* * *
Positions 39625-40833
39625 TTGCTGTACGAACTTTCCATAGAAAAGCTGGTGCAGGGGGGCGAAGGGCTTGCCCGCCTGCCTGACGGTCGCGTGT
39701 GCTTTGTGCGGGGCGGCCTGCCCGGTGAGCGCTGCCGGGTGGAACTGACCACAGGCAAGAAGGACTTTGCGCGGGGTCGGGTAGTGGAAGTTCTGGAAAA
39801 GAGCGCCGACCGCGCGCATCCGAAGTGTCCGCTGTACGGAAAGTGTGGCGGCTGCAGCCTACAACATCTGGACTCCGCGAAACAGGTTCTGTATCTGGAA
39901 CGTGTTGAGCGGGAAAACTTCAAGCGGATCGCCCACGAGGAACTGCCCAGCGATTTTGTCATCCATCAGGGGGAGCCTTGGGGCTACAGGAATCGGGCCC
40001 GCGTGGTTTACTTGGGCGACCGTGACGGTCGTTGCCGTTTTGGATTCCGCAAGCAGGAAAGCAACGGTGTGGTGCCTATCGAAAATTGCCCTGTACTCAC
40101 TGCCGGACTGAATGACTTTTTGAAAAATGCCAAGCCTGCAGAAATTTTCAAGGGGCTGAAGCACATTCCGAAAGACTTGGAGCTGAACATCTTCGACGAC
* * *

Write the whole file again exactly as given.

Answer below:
Positions 39625-40833
39625 TTGCTGTACGAACTTTCCATAGAAAAGCTGGTGCAGGGGGGCGAAGGGCTTGCCCGCCTGCCTGACGGTCGCGTGT
39701 GCTTTGTGCGGGGCGGCCTGCCCGGTGAGCGCTGCCGGGTGGAACTGACCACAGGCAAGAAGGACTTTGCGCGGGGTCGGGTAGTGGAAGTTCTGGAAAA
39801 GAGCGCCGACCGCGCGCATCCGAAGTGTCCGCTGTACGGAAAGTGTGGCGGCTGCAGCCTACAACATCTGGACTCCGCGAAACAGGTTCTGTATCTGGAA
39901 CGTGTTGAGCGGGAAAACTTCAAGCGGATCGCCCACGAGGAACTGCCCAGCGATTTTGTCATCCATCAGGGGGAGCCTTGGGGCTACAGGAATCGGGCCC
40001 GCGTGGTTTACTTGGGCGACCGTGACGGTCGTTGCCGTTTTGGATTCCGCAAGCAGGAAAGCAACGGTGTGGTGCCTATCGAAAATTGCCCTGTACTCAC
40101 TGCCGGACTGAATGACTTTTTGAAAAATGCCAAGCCTGCAGAAATTTTCAAGGGGCTGAAGCACATTCCGAAAGACTTGGAGCTGAACATCTTCGACGAC